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  • Fire Departments & Rising Energy Costs

    The other night, a couple members of our department were kicking around the can, talking about the future of the fire service. One of the topics that came up was the direction that the fire service will need to take when “peak oil” hits.

    Ignoring the political debate of peak oil, the hype or underhype of the “end of oil” era, or the global warming debate, one has to admit that there is a finite about of oil on the plant. Be it enough to sustain the world for another one, ten, or one-hundred years, it will eventually run out. It is a finite resource. (Even solar is a finite resource, if you consider that one day the sun will burn out. )

    What changes do you see your fire service implementing in the future to meet the rising costs of energy? Are you aware of any manufacturers who are eyeing “green” firefighting?

    I personally believe this will be a challenge for the service someday in the future. When you consider the amount of energy it takes to run our apparatus, moving thousands of gallons of water during suppression efforts, it’s obvious that replacing our trucks with Honda Priuses isn’t going to work…

    Again, the purpose of this thread is not to debate peak oil or any of the other global warming trends, merely to discuss the fire service’s response to any kind of “energy crunch” in the future.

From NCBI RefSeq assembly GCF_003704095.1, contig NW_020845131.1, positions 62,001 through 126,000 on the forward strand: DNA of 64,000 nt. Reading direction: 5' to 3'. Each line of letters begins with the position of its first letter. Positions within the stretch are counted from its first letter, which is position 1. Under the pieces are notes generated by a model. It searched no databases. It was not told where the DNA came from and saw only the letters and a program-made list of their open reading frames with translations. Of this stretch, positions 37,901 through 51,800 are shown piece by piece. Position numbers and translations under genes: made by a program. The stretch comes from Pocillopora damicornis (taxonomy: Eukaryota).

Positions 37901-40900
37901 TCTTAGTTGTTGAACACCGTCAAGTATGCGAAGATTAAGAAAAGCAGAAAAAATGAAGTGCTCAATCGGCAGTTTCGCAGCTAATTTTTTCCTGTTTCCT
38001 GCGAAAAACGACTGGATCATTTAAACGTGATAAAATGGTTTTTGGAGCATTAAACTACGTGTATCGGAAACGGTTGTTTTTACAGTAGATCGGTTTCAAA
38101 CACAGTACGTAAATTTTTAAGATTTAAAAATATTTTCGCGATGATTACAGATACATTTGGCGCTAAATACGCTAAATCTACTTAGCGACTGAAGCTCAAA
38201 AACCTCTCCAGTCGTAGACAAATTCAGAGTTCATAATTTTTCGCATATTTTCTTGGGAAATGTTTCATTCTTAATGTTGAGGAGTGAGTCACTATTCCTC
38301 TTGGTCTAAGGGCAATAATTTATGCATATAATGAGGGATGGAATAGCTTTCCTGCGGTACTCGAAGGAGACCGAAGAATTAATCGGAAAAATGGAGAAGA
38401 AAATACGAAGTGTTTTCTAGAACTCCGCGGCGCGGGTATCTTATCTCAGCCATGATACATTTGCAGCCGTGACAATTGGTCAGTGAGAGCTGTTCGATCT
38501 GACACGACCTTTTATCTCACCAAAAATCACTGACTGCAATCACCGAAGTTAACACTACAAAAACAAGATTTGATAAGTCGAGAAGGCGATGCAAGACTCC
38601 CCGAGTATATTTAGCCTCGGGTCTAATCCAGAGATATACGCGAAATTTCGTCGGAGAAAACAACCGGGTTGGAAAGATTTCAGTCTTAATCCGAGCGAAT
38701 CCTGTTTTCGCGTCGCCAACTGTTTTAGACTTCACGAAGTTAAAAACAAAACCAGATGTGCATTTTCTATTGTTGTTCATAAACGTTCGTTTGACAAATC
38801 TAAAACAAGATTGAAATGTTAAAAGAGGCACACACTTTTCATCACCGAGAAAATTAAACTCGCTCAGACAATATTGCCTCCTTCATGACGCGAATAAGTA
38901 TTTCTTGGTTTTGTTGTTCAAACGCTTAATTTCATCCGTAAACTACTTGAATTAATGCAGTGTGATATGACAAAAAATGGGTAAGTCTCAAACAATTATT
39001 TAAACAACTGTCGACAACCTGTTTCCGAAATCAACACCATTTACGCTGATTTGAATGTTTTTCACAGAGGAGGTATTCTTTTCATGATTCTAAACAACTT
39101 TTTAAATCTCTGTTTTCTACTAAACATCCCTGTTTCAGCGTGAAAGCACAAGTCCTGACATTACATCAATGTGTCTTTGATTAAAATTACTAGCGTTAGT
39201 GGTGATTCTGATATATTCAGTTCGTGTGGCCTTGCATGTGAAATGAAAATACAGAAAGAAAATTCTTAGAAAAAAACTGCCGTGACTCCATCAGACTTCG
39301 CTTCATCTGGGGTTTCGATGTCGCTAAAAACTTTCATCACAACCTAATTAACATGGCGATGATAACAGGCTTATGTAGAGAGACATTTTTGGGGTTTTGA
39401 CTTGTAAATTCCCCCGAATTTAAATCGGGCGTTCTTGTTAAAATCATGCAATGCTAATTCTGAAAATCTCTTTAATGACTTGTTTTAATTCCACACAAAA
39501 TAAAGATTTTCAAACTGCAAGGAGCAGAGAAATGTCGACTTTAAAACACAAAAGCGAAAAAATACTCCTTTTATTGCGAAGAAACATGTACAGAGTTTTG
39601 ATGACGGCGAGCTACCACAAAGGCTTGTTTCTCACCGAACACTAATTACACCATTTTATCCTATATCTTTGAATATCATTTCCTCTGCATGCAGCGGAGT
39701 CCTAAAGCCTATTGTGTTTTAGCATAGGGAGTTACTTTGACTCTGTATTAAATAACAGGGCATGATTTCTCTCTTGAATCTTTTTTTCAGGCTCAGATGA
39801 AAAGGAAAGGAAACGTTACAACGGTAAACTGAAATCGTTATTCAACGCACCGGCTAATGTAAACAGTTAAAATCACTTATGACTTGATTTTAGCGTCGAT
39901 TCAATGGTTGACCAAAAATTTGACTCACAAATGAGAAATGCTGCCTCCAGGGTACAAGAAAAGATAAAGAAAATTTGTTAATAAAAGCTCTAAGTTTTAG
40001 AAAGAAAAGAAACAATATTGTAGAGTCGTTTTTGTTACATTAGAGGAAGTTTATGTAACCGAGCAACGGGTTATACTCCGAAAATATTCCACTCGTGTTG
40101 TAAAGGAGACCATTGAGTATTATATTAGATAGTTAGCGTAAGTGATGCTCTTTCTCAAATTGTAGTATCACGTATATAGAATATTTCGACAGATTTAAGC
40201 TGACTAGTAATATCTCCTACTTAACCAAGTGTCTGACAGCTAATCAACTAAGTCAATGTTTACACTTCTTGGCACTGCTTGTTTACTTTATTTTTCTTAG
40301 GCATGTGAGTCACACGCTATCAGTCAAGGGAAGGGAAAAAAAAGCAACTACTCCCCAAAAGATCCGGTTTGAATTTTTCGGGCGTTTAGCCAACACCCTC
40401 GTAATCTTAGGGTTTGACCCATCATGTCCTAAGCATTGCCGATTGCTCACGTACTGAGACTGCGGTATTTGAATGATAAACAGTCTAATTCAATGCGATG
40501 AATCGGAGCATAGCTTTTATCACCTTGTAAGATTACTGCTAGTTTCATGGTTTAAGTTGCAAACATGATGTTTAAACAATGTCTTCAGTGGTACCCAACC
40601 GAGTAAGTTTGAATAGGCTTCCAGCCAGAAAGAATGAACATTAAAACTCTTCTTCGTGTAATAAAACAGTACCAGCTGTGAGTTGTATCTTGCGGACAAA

• #2
    Solar/battery electric power will never be able to provide the power we need. There only reasonable alternative out there is hydrogen. It's clean and runs off water. I suppose we could go to small PWR's under the hood but imaging the having to deal with the NFPA and the NRC.
    Even the burger-flippers at McDonald's probably have some McWackers.

    Comment


    • #3
      Here is a solution, battery powered trucks to drive to the scene, then electrical outlets at every hydrant to power the pumps on scene. You could even make the outlet proprietary, so the average citizen can't use them.

      Comment


      • #4
        I'll let my great-great-great-great-great grandchildren worry about that one.

        I imagine a Jetson world that runs on Cold Fusion or Cold Hydrogen or warm vegetable oil.
        Last edited by ChiefKN; 09-12-2010, 10:55 AM. Reason: Removed a few generations.. i'm a pessimist.
        I am now a past chief and the views, opinions, and comments are mine and mine alone. I do not speak for any department or in any official capacity. Although, they would be smart to listen to me.

        "The last thing I want to do is hurt you. But it's still on the list."

        "When tempted to fight fire with fire, remember that the Fire Department usually uses water."

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        • #5
          Originally posted by mcwops View Post
          Here is a solution, battery powered trucks to drive to the scene, then electrical outlets at every hydrant to power the pumps on scene. You could even make the outlet proprietary, so the average citizen can't use them.
          Have you ever even been to a fire? That won't work.
          Even the burger-flippers at McDonald's probably have some McWackers.

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          • #6
            Originally posted by nmfire View Post
            There only reasonable alternative out there is hydrogen. It's clean and runs off water.